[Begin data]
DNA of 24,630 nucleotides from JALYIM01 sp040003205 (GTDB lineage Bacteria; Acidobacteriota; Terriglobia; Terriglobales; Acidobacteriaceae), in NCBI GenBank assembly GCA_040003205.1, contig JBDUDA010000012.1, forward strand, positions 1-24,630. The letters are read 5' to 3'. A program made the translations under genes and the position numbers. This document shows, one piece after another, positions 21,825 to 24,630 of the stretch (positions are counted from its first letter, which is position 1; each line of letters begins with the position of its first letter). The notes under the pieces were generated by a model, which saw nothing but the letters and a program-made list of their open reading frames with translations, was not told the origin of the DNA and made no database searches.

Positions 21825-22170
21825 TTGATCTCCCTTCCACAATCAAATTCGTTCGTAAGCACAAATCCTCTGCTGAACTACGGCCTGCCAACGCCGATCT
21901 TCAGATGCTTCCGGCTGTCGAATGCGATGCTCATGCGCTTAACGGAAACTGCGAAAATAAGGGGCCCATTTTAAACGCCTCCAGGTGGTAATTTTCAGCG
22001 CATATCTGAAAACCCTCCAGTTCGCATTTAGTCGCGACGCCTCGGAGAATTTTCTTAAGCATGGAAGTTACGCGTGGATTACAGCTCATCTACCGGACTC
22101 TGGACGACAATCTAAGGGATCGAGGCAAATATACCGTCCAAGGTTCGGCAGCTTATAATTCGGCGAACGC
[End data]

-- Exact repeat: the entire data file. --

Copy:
DNA of 24,630 nucleotides from JALYIM01 sp040003205 (GTDB lineage Bacteria; Acidobacteriota; Terriglobia; Terriglobales; Acidobacteriaceae), in NCBI GenBank assembly GCA_040003205.1, contig JBDUDA010000012.1, forward strand, positions 1-24,630. The letters are read 5' to 3'. A program made the translations under genes and the position numbers. This document shows, one piece after another, positions 21,825 to 24,630 of the stretch (positions are counted from its first letter, which is position 1; each line of letters begins with the position of its first letter). The notes under the pieces were generated by a model, which saw nothing but the letters and a program-made list of their open reading frames with translations, was not told the origin of the DNA and made no database searches.

Positions 21825-22170
21825 TTGATCTCCCTTCCACAATCAAATTCGTTCGTAAGCACAAATCCTCTGCTGAACTACGGCCTGCCAACGCCGATCT
21901 TCAGATGCTTCCGGCTGTCGAATGCGATGCTCATGCGCTTAACGGAAACTGCGAAAATAAGGGGCCCATTTTAAACGCCTCCAGGTGGTAATTTTCAGCG
22001 CATATCTGAAAACCCTCCAGTTCGCATTTAGTCGCGACGCCTCGGAGAATTTTCTTAAGCATGGAAGTTACGCGTGGATTACAGCTCATCTACCGGACTC
22101 TGGACGACAATCTAAGGGATCGAGGCAAATATACCGTCCAAGGTTCGGCAGCTTATAATTCGGCGAACGC